Bahamian boat captain high on crack when Haitian migrants drowned

 

bdupuy@miamiherald.com

Federal prosecutors say a Bahamian boat captain was high on crack cocaine when four Haitian migrants traveling on his boat drowned.

Captain Naaman Davis, 53, faces life in prison after pleading guilty to smuggling aliens resulting in their death and helping aggravated felons re-enter the U.S.

Allegedly drunk and high, Davis was driving a 25-foot motorboat from Bimini when the boat carrying 13 migrants capsized southeast of the entrance to the PortMiami in October.

Four Haitian women became trapped and drowned. Davis and crewman George Lewis, 38, jumped off the boat before it capsized.

Another passenger, Sean Gaynor, 37, of Jamaica plead guilty to illegally re-entering the U.S.

U.S. federal authorities released four of the Haitian survivors – Pierre Louisias, Widly Cajuste, Fallonne Alouidor and a 15-year-old – from immigration custody. The status of a fifth survivor, Vincent Anderson, is not known.

Lewis and three other individuals plead guilty to illegal reentry into the U.S as aggravated felons, according to the U.S. Department of Justice. Each face up to 20 years in prison.Many of the boat passengers did not know how to swim and did not have life jackets.

The dead women were later identified as Kerline Mercy, 25, Lodilia Escarment, 36, and Carmen Valeris and Woodline Alexis, both in their 30s.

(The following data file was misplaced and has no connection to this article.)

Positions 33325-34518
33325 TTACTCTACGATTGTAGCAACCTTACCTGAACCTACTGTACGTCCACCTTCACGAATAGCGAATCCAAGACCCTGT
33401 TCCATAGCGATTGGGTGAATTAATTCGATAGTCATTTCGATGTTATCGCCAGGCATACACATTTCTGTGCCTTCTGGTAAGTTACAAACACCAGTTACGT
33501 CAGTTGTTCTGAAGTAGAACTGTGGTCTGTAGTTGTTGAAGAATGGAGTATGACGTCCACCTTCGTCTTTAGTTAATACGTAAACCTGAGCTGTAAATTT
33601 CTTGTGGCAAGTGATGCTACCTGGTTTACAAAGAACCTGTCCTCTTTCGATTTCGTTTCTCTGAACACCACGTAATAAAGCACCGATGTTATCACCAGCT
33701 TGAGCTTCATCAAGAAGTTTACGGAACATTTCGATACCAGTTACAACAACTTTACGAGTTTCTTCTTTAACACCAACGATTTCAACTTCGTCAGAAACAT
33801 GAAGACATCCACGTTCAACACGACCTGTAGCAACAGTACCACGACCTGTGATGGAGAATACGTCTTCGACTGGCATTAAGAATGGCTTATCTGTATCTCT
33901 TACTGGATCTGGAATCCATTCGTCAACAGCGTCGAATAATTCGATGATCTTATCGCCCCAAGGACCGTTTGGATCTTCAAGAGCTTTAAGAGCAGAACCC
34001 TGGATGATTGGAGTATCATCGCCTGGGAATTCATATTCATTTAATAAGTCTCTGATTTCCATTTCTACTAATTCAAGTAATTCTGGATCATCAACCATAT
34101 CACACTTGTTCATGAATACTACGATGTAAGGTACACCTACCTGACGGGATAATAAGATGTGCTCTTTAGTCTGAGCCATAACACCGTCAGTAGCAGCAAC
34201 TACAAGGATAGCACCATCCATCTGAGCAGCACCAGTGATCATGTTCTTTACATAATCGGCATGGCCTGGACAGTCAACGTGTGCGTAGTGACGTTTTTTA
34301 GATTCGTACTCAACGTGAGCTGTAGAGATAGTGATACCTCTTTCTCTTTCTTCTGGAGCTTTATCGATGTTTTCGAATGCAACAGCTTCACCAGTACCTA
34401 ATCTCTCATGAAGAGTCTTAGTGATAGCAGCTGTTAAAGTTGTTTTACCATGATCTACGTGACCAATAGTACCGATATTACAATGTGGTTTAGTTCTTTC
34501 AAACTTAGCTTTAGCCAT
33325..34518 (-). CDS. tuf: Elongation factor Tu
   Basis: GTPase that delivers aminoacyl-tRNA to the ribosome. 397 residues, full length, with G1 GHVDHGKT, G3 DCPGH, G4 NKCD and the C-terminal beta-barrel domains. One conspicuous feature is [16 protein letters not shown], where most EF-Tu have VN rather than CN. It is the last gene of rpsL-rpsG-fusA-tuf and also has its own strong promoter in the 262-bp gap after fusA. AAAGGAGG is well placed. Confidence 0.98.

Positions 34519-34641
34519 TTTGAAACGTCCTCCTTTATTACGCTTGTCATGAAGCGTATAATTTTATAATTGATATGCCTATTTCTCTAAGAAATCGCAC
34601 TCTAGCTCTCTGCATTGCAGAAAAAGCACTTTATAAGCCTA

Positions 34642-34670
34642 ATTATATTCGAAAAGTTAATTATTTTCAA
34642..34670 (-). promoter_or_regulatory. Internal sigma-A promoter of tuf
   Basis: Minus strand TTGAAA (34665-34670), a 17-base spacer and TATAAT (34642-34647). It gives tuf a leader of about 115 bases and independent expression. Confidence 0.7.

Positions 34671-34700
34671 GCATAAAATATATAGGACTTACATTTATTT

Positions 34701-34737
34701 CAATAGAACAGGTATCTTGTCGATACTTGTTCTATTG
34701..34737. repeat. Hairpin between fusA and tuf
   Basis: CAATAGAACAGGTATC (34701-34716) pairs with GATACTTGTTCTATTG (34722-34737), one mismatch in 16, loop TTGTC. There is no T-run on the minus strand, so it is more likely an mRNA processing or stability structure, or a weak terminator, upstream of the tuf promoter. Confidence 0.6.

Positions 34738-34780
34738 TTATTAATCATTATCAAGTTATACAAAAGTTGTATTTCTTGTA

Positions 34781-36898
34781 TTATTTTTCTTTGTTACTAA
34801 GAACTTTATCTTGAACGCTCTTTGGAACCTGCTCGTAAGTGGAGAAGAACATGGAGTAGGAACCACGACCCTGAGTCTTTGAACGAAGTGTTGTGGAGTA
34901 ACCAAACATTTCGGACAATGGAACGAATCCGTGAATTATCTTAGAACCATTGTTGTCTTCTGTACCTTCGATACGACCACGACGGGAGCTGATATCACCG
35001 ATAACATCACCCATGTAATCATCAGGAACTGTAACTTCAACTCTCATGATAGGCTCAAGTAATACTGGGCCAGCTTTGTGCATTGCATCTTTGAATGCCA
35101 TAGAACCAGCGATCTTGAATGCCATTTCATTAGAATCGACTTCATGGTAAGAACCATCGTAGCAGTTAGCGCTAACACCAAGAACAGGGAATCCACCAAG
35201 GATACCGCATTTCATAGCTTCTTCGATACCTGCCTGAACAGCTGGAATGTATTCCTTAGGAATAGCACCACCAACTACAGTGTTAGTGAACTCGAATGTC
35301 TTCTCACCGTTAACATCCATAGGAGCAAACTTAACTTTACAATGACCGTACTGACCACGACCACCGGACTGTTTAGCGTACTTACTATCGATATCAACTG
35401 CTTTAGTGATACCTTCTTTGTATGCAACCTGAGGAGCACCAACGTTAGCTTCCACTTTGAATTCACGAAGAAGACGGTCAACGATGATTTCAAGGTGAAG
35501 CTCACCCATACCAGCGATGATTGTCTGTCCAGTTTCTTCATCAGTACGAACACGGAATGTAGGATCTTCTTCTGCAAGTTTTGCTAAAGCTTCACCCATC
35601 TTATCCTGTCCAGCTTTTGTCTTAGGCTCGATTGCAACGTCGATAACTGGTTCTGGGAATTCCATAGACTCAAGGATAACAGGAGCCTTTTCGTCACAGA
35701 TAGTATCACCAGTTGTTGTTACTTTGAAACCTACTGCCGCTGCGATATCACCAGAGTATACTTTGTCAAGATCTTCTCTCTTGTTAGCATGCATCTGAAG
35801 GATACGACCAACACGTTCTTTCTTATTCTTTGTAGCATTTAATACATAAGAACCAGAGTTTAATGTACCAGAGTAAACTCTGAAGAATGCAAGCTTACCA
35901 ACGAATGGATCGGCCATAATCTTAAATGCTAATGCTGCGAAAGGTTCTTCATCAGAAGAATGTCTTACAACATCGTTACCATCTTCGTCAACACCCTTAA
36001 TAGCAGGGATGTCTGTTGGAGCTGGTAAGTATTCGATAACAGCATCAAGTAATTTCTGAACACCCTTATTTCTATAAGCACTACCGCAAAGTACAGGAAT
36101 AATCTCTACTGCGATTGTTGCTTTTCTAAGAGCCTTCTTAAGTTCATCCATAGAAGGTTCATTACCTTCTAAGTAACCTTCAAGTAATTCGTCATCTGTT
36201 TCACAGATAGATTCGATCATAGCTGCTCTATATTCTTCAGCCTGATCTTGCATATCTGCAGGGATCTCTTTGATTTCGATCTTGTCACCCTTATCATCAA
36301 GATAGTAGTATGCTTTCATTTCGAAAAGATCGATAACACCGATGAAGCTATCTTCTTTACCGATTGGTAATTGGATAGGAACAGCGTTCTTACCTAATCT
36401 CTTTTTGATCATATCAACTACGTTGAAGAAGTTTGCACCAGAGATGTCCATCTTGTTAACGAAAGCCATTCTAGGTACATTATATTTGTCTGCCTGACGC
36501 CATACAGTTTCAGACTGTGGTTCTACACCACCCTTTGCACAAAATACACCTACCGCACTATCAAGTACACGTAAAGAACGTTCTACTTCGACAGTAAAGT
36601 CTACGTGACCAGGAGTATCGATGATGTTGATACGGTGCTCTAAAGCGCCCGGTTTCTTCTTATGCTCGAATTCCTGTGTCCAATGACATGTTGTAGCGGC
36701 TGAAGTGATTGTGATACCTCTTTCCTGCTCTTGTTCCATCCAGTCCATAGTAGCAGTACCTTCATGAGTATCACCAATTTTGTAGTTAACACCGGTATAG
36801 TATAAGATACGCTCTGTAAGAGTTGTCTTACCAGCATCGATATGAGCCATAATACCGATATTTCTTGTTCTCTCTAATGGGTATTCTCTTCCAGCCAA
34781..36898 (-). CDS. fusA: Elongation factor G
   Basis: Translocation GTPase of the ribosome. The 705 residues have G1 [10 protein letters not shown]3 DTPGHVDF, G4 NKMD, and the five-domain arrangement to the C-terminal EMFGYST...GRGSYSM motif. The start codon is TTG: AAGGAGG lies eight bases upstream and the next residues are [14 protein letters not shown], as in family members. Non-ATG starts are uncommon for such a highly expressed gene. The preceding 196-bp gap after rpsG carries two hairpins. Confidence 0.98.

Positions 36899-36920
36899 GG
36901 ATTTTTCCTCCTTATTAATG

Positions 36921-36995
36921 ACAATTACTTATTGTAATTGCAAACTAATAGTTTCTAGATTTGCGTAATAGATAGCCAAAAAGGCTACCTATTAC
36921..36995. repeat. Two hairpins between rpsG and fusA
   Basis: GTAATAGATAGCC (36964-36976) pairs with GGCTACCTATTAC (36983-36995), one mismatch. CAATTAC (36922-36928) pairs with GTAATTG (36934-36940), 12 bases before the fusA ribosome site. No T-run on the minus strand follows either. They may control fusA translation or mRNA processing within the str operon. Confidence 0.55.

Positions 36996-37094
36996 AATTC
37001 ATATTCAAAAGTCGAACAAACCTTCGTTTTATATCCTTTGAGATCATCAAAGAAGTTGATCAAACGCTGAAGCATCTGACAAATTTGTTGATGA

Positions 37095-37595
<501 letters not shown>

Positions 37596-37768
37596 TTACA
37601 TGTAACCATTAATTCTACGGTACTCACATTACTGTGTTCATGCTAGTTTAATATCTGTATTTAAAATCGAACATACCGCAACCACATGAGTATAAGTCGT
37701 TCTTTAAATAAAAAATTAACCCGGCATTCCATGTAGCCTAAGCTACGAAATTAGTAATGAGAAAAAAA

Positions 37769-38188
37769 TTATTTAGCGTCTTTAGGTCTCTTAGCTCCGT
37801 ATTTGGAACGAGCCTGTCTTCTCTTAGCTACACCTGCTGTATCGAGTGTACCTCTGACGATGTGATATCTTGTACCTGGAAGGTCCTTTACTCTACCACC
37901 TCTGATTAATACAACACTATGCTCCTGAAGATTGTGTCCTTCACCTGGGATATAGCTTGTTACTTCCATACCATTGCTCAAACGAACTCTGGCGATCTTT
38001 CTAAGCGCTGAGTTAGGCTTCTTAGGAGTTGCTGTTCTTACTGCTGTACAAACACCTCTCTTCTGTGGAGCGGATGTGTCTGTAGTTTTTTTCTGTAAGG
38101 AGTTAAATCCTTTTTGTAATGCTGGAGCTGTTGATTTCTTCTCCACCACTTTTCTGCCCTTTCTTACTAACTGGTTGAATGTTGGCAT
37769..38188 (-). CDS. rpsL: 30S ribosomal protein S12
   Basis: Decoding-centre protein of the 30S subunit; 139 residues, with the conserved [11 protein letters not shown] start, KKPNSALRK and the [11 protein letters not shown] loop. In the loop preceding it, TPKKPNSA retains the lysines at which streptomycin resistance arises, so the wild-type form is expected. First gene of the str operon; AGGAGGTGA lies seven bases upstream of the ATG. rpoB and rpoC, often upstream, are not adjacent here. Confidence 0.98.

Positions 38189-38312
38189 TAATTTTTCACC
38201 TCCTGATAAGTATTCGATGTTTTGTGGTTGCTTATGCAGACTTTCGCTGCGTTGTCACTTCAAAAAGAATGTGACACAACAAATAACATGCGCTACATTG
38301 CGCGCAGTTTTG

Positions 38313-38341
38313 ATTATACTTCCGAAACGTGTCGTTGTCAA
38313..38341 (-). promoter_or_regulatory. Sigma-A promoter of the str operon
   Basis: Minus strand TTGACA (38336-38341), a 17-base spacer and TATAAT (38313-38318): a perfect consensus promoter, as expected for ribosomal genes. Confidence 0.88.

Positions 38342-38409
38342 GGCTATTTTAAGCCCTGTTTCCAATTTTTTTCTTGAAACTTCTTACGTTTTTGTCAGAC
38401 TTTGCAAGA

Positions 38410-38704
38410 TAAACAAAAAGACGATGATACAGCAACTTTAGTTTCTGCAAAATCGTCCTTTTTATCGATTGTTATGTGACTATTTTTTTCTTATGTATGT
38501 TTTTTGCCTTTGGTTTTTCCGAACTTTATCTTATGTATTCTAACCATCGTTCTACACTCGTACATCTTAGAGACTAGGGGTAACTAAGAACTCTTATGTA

Passengers originally had boarded another boat in the coastal city of Port-de-Paix in northwest Haiti. They were then taken to the Bahamas where they boarded the boat to Miami, which had stalled multiple times before capsizing.

Coast Guard found the survivors after one had dialed 911 on a cell phone.

Read more Haiti stories from the Miami Herald

Miami Herald

Join the
Discussion

The Miami Herald is pleased to provide this opportunity to share information, experiences and observations about what's in the news. Some of the comments may be reprinted elsewhere on the site or in the newspaper. We encourage lively, open debate on the issues of the day, and ask that you refrain from profanity, hate speech, personal comments and remarks that are off point. Thank you for taking the time to offer your thoughts.

The Miami Herald uses Facebook's commenting system. You need to log in with a Facebook account in order to comment. If you have questions about commenting with your Facebook account, click here.

Have a news tip? You can send it anonymously. Click here to send us your tip - or - consider joining the Public Insight Network and become a source for The Miami Herald and el Nuevo Herald.

Hide Comments

This affects comments on all stories.

Cancel OK

  • Marketplace

Today's Circulars

  • Quick Job Search

Enter Keyword(s) Enter City Select a State Select a Category